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After Calais Noborder Camp - What's Next?

noborders | 29.06.2009 08:55 | COP15 Climate Summit 2009 | Climate Chaos | Migration | Social Struggles | World

Here you can find information on upcomig protests related to the of migration; against borders - for the freedom of movement.

Climate Action Camp, 3.-9. August 2009

The aspects of climate change on the rise of refugees was part of the discussion on the Noborder camp in Calais. It may be continued in Notre Dame des Landes.

Actionweek against deportations in Germany, 24.-30. August 2009

Decentralised actions to paralyse the deportation system. Blockades, demonstrations, visits of agencies and creative actions.

Lesvos Noborder camp, 25.-31. August 2009

Camp on the island of Lesvos, Greece, which is not far away from the Turkish coast.

Noborder Camp in Turkey, September 2009

Activists from Turkey will organise an Noborder Camp few days after the Lesvos Noborder camp at the Turkish site of the Aegean sea.

Amed Camp, 28.-30. September 2009

International meeting amongst Kurdish, Turkish and European grassroot activists. It will take place in the scope of the Mesopotamian Social Forum (MSF) in Amed/ North Kurdistan.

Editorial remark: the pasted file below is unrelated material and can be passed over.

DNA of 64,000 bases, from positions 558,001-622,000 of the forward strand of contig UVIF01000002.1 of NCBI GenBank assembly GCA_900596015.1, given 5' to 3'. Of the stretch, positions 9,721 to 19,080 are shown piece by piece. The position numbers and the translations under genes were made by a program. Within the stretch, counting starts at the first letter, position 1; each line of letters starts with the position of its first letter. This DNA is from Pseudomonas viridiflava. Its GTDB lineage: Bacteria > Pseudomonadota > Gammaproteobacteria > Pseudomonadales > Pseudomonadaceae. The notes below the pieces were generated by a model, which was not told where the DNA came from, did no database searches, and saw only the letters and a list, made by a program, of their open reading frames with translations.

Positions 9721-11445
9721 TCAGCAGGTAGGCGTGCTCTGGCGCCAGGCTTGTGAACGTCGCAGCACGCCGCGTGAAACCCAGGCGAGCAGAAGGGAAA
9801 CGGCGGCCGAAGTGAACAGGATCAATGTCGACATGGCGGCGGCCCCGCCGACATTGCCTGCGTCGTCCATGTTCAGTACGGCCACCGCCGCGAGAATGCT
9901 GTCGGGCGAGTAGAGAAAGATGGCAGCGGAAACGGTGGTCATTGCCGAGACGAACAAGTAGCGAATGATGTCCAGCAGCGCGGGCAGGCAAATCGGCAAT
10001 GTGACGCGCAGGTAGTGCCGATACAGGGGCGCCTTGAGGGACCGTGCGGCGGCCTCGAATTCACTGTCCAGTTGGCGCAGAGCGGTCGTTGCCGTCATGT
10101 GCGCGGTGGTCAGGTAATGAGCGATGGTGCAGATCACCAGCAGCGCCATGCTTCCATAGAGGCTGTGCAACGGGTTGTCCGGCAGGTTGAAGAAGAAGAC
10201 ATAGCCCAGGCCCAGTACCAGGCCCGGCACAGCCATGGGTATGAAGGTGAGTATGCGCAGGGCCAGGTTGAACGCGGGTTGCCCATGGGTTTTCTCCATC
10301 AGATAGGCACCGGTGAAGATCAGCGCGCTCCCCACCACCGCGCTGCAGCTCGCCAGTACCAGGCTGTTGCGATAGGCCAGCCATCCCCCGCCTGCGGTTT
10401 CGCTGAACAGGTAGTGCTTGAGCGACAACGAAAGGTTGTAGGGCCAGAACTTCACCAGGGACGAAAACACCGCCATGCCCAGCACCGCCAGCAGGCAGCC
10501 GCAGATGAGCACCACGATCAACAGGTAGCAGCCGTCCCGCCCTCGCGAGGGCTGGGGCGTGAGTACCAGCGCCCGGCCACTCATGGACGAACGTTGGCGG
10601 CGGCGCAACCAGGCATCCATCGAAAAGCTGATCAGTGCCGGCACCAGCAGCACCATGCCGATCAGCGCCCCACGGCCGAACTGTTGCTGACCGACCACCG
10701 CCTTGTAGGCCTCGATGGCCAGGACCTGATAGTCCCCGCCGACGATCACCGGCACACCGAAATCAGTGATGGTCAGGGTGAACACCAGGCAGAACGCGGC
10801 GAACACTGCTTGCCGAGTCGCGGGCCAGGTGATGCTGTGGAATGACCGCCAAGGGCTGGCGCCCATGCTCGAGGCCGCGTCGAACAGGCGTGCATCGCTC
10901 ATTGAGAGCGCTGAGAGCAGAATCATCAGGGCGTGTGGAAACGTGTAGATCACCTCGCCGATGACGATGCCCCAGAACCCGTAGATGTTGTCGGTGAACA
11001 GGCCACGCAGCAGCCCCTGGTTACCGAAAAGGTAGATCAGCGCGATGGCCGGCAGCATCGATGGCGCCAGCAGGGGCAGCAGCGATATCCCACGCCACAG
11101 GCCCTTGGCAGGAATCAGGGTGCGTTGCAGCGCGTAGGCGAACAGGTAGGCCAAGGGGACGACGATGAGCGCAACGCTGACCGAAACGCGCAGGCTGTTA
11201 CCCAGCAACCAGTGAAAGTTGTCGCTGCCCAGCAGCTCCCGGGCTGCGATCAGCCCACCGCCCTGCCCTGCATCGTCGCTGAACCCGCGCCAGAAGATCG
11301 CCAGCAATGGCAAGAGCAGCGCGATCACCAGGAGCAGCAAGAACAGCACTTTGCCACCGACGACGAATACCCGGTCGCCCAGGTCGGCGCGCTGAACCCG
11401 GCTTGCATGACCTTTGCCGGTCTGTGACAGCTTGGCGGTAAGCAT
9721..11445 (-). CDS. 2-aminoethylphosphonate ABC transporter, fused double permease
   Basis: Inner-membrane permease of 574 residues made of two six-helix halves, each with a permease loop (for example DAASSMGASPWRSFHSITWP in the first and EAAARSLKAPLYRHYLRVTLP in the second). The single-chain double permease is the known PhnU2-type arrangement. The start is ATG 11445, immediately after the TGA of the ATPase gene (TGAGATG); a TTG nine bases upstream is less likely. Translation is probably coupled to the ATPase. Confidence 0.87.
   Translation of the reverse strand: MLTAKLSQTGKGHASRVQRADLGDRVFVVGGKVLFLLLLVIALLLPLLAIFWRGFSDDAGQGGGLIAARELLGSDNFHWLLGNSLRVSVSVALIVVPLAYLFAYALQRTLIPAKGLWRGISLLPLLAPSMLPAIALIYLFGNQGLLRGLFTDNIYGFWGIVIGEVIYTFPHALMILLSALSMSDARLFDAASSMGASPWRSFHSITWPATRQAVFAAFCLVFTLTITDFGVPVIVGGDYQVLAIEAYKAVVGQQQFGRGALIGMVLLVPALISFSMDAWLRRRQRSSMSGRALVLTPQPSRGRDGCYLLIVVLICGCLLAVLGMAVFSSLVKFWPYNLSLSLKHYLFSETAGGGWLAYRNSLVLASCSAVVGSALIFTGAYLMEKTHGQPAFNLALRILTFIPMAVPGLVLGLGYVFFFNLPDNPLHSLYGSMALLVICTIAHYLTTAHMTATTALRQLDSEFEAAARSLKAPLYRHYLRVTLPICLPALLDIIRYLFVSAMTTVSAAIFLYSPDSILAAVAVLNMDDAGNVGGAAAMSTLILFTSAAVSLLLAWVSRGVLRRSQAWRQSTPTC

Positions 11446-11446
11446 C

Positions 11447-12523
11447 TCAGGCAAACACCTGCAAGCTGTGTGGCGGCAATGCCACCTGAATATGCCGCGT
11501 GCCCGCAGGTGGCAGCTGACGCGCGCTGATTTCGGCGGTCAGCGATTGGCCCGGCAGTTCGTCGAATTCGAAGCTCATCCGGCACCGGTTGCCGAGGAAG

International Gathering for the Free Movement of Persons, 1.-4. October 2009

Four days of discussions and workshops in Barcelona on the struggle against borders and migrant detention camps. Focussing on resistance inside the detention camps, active solidarity from the outside and Europe’s borders.

Turn off the Stockhom Programme, Nov/Dez 2009

The EU plans a new five year programme to manage migration, build up more repression against foreigners and surveillance of all citizens. Direct actions are called against the summits in Stockholm and Brussels and across Europe.

Against COP15 summit on climate change, December 2009

During the protests in Copenhagen there will be a focus on the topic of climate change and migration.



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29.06.2009 16:07

DSEi 2009: 8 September – City of London – details TBA


Defence Systems Equipment International (DSEi)—the world’s largest arms fair—is due to take place in East London between 8 and 11 September 2009. At DSEi 2007, there were 1352 exhibitors from 40 different countries with a total of 26,5000 visitors.

Oxfam have called the arms trade “out of control” and state that “as well as prolonging and intensifying conflicts, the poorly regulated arms trade causes huge levels of waste, corruption and debt”. The recent devastation in Gaza was aided by UK arms sales of over £27 million in the first 9 months of 2008.

According to UNICEF, two million children were killed between 1986 and 1996 as a result of armed conflict. A further six million were also injured or permanently disabled and countless others were forced to witness or take part in violence.

Gracca Machel, the author of the report, also recently stated that “wars have always victimised children and other non-combatants, but modern wars are exploiting, maiming and killing children more callously and more systematically than ever.”